Fluorine-Containing Inhalation Anesthetics: Chemistry, Properties, and Pharmacology

(E-pub Ahead of Print)

Author(s): Yuzhong Wang , Xiao-Xia Ming , Cheng-Pan Zhang* .

Journal Name: Current Medicinal Chemistry

Abstract:

Studies on fluorinated inhalation anesthetics, including synthesis, physical chemistry and pharmacology, have been summarized in this review. Retrospecting the history of inhalation anesthetics revealed their increasing reliance on fluorine and ether structures. Halothane causes a rare but severe immune-based hepatotoxicity, which was replaced by enflurane in the 1970s. Isoflurane replaced enflurane in the 1980s, showing modest advantages (e.g., lower solubility, better metabolic stability, and without convulsive predisposition). Desflurane and sevoflurane came into use in the 1990s, which are better anesthetics than isoflurane (less hepatotoxicity, lower solubility, and/or markedly decreased pungency). However, they are still less than perfect. To gain more ideal inhalation anesthetics, a large number of fluorinated halocarbons, polyfluorocycloalkanes, polyfluorocycloalkenes, fluoroarenes, and polyfluorooxetanes, were prepared and their potency and toxicity were evaluated. Although the pharmacology studies suggested that some of these agents produced anesthesia, no further studies were continued on these compounds because they showed obvious lacking as anesthetics. Moreover, the anesthetic activity cannot be simply predicted from the molecular structures but has to be inferred from the experiments. Several regularities were found by experimental studies: 1) the potency and toxicity of the saturated linear chain halogenated ether are enhanced when its molecular weight is increased; 2) the margin of safety decreases and the recovery time is prolonged when the boiling point of the candidate increases; and 3) compounds with an asymmetric carbon terminal exhibit good anesthesia. Nevertheless, the development of new inhalation anesthetics, better than desflurane and sevoflurane, is still challenging not only because of the poor structure/activity relationship known so far but also due to synthetic issues.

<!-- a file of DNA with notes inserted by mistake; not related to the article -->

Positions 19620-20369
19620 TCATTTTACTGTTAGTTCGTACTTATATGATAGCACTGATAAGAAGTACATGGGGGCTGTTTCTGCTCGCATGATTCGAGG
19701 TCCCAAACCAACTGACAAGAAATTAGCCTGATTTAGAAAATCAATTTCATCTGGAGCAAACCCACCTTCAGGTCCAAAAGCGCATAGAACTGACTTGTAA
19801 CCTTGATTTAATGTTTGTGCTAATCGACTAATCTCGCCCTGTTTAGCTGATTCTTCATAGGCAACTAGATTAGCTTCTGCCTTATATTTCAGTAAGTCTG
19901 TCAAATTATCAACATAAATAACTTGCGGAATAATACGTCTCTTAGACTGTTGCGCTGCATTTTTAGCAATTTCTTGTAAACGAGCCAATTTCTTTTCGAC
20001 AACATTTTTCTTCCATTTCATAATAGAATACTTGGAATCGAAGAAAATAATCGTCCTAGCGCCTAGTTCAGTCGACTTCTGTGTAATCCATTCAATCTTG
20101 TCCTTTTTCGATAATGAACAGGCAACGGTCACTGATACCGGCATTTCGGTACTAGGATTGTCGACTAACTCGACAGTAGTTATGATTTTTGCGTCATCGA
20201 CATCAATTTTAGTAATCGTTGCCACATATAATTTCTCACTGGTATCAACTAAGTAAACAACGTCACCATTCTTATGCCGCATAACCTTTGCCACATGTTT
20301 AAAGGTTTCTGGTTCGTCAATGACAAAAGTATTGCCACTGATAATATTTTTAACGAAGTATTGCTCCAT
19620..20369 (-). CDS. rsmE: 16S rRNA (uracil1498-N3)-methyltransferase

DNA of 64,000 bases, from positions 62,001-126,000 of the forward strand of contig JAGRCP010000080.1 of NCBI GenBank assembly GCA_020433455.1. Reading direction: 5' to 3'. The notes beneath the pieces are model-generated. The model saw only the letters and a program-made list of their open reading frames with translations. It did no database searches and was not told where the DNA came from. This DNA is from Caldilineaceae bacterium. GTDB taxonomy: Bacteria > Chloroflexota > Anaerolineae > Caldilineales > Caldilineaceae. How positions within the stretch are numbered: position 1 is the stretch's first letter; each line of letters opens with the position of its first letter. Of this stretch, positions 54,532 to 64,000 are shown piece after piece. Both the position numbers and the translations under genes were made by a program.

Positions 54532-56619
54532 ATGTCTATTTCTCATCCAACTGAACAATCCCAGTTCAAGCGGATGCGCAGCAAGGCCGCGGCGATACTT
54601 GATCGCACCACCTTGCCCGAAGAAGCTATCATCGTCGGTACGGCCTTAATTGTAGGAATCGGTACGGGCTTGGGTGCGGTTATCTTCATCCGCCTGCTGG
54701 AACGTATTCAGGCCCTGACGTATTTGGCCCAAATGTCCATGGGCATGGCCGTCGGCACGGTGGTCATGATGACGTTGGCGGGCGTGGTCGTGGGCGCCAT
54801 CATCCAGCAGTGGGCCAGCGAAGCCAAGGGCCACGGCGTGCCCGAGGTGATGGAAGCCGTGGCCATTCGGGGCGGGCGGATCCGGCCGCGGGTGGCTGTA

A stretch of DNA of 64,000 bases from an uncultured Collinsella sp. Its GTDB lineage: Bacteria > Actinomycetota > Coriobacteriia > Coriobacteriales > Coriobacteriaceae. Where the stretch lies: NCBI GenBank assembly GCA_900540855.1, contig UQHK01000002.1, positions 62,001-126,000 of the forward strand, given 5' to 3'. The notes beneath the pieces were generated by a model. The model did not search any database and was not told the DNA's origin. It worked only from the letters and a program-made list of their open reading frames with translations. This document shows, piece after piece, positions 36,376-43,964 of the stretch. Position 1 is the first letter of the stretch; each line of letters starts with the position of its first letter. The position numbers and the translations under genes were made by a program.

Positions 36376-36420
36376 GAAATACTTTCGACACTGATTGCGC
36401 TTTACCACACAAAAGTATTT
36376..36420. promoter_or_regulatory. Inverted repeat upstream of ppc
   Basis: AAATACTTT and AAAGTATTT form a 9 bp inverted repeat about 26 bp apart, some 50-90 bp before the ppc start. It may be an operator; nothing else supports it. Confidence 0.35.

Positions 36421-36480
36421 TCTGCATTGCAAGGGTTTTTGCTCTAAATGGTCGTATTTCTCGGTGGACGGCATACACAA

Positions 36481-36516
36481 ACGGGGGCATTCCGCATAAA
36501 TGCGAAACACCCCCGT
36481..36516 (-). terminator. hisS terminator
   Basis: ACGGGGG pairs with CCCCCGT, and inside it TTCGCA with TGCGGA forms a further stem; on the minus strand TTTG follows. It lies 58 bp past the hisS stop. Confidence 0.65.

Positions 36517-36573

Keywords: anesthetic, fluorine, inhalation, potency, toxicity, pharmacologies



Rights & PermissionsPrintExport Cite as

Article Details

(E-pub Ahead of Print)
DOI: 10.2174/0929867326666191003155703
Price: $95